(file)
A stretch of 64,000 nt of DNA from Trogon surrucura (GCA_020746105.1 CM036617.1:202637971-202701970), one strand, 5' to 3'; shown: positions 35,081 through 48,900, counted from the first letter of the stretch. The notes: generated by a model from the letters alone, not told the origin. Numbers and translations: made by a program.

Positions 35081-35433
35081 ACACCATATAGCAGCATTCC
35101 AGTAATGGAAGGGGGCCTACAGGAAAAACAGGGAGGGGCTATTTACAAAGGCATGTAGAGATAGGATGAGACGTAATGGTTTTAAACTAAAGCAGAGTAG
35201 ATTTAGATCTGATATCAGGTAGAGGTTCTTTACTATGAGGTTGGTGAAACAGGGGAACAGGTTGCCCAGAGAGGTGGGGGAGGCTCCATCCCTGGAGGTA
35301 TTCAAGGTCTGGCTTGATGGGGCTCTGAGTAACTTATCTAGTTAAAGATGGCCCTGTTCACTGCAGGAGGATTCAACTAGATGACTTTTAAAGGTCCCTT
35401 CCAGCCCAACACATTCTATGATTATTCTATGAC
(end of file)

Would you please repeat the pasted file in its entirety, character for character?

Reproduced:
A stretch of 64,000 nt of DNA from Trogon surrucura (GCA_020746105.1 CM036617.1:202637971-202701970), one strand, 5' to 3'; shown: positions 35,081 through 48,900, counted from the first letter of the stretch. The notes: generated by a model from the letters alone, not told the origin. Numbers and translations: made by a program.

Positions 35081-35433
35081 ACACCATATAGCAGCATTCC
35101 AGTAATGGAAGGGGGCCTACAGGAAAAACAGGGAGGGGCTATTTACAAAGGCATGTAGAGATAGGATGAGACGTAATGGTTTTAAACTAAAGCAGAGTAG
35201 ATTTAGATCTGATATCAGGTAGAGGTTCTTTACTATGAGGTTGGTGAAACAGGGGAACAGGTTGCCCAGAGAGGTGGGGGAGGCTCCATCCCTGGAGGTA
35301 TTCAAGGTCTGGCTTGATGGGGCTCTGAGTAACTTATCTAGTTAAAGATGGCCCTGTTCACTGCAGGAGGATTCAACTAGATGACTTTTAAAGGTCCCTT
35401 CCAGCCCAACACATTCTATGATTATTCTATGAC